1
$\begingroup$

Consider the following linear PDE:

$$\nabla_q V(q) - M_d(q)M^{-1}(q)\nabla_q V_d(q) = 0,$$

where $V(q)$ and $M(q)$ are known and $M_d(q)$ is a grey box function (e.x., $M_d(q)$ is fitted using a neural network). The goal is to find $V_d(q)$.

I am able to find a solution for $V_d(q)$ using physics informed neural networks. But I need to add some constraints on $V_d(q)$, e.g., $V_d(q)$ is quasi-convex with a global minimum at $q^*$. Instead of using a simple MLP for $V_d(q)$, I also tried Input Convex Neural Networks, Input Invex Neural Networks, and hand-crafted loss for the constraints. In all of the cases, the neural network approach does not perform well, either because the constraints are not satisfied or the PDE is not solved.

I also wonder if I can find a solution numerically since all of the other components of this PDE are essentially known and it is just a simple linear PDE.

What are your thoughts on this?

Edit

I was reluctant to post the whole problem here because I wanted to keep the question simple. However, it seems that additional details may help straighten things up. The PDE above comes from this paper, which is a method for stabilizing a class of underactuated mechanical systems. In the development of the controller, the following nonlinear PDEs need to be solved, $$G^\perp\left(\nabla_q H - M_d M^{-1}\nabla_q H_d + J_2 M_d^{-1} p\right) = 0, \quad (2.9)$$ where $G^\perp$ is a full rank left annihilator of the control input matrix $G$. In (2.9), $M_d(q)$ and $V_d(q)$ are unknown, and $J_2(q, p)$ is a free parameter. The solution to (2.9) may seem complicated but it can be separated into terms that depend on $p$ and terms that are independent of $p$ as follows, $$G^\perp\left[\nabla_q(p^\top M^{-1} p) - M_d M^{-1}\nabla_q(p^\top M_d^{-1} p) + 2 J_2 M_d^{-1} p\right] = 0, \quad (2.11)$$ $$G^\perp\left(\nabla_q V - M_d M^{-1}\nabla_q V_d\right) = 0. \quad (2.12)$$ My understanding is that though the solutions of (2.11) and (2.12) also satisfies (2.9), the reverse is not true. Note that (2.11) is still a nonlinear PDE and (2.12) is a linear PDE. So supposedly (2.11) is harder to solve, which is also noted by the authors. Moreover, the authors managed to solve (2.11) and (2.12) with constraints on $V_d$ in the examples presented by the papers. So at least in these simple situations, (2.11) and (2.12) can indeed be solved and I believe the solutions are not unique (due to the fact that $J_2$ is a free parameter.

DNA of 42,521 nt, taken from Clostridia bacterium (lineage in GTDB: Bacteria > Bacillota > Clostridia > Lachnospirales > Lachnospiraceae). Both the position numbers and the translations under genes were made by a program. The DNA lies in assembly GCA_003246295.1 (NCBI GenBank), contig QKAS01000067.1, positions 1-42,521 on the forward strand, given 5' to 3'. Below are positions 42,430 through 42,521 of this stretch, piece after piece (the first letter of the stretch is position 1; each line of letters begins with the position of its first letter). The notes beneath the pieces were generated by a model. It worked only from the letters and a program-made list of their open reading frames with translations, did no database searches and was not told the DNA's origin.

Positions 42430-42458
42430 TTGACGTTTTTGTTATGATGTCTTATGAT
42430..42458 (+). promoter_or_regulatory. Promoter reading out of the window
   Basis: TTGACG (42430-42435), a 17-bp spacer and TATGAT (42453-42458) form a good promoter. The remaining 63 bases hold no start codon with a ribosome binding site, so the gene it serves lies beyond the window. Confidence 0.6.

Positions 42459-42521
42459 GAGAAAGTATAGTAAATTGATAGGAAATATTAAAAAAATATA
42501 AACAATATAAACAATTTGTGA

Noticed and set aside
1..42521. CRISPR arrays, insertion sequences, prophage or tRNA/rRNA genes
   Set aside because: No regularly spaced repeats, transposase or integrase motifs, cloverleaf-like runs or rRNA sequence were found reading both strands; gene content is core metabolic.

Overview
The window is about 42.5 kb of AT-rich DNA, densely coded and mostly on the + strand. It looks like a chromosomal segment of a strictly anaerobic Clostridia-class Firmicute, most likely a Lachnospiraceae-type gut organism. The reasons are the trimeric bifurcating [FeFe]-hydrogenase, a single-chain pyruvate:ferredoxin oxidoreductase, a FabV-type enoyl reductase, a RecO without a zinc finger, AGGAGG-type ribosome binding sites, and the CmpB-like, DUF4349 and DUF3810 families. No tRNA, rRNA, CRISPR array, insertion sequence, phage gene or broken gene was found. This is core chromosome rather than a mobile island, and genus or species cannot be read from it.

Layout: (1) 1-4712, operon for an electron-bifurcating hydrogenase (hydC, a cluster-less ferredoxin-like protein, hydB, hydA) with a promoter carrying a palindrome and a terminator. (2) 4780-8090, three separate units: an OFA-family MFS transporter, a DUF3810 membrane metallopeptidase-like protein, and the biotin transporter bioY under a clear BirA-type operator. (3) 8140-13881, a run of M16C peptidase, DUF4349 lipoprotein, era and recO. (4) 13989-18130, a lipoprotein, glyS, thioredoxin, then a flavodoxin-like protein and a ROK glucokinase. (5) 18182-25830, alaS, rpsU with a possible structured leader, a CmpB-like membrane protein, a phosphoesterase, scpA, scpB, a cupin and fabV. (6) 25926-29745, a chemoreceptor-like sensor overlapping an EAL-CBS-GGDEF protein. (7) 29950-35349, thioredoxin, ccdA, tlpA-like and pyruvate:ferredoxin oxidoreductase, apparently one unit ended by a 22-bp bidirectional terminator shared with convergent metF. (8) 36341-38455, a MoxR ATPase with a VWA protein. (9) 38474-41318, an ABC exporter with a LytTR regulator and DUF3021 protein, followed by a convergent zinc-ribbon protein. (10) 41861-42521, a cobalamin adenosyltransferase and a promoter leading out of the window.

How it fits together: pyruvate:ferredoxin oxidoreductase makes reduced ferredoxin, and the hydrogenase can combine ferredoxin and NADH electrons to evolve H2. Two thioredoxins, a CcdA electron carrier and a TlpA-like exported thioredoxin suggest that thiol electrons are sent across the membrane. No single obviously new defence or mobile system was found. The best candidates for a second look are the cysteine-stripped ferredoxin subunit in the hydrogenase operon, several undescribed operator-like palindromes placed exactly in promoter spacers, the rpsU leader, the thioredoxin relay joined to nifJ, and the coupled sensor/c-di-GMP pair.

My problem is the following. I wanted to solve these PDEs using Neural Networks. From my experiments, (2.9) can be easily solved if there's no constraint on $V_d$. But we need the constraint on $V_d$ in order for this whole method to work. And by introducing some new cost to the loss, I couldn't get a satisfactory solution for $V_d$.

Now, I also tried to solve (2.11) using NN and I can always find a solution since there's not extra constraint. But substituting this obtained $M_d$ into (2.12) and try to solve for $V_d$ with constraint does not work. In fact, even without adding constraints to $V_d$, (2.12) still cannot be solved with an obtained "correct" $M_d$ from solving (2.11). I think it makes sense because the co-solution of (2.11) and (2.12) is only a subset to the solution of (2.9).

$\endgroup$
3
  • 1
    $\begingroup$ PDEs have solutions, and you can only impose additional constraints if the PDE has multiple solutions. On the other hand, if the PDE has only a single solution, then you cannot impose additional constraints: the solution is what it is. So I would first like to ask why you think that there are multiple solutions of the PDE? In fact, what do you know about solutions of the PDE you show to begin with? $\endgroup$ Nov 25, 2022 at 20:30
  • $\begingroup$ @WolfgangBangerth Thanks for the comment. I have added more details for some background information. See what's below "Edit" in the original post. I think you are raising a good question. (2.12) alone may indeed not have a solution, even $M_d$ satisfies (2.11). However, I think there should at least be one solution when we consider (2.11) and (2.12) together (at least for the numerical examples considered in this paper), and the authors of the paper have provided analytical solutions for the solution of (2.11) and (2.12). $\endgroup$
    – Evan
    Nov 28, 2022 at 21:14
  • $\begingroup$ A summary of my current situation is as follows. Only (2.9) can be solved using NN without constraints on $V_d$ but that's meaningless. (2.11) and (2.12) cannot be solved together, even without constraints on $V_d$. (2.11) and (2.12) cannot be solved in sequence (i.e., solving (2.11) for $M_d$, then use the obtained $M_d$ to solve (2.12)), even without constraints on $V_d$. $\endgroup$
    – Evan
    Nov 28, 2022 at 21:20

0

Your Answer

By clicking “Post Your Answer”, you agree to our terms of service and acknowledge you have read our privacy policy.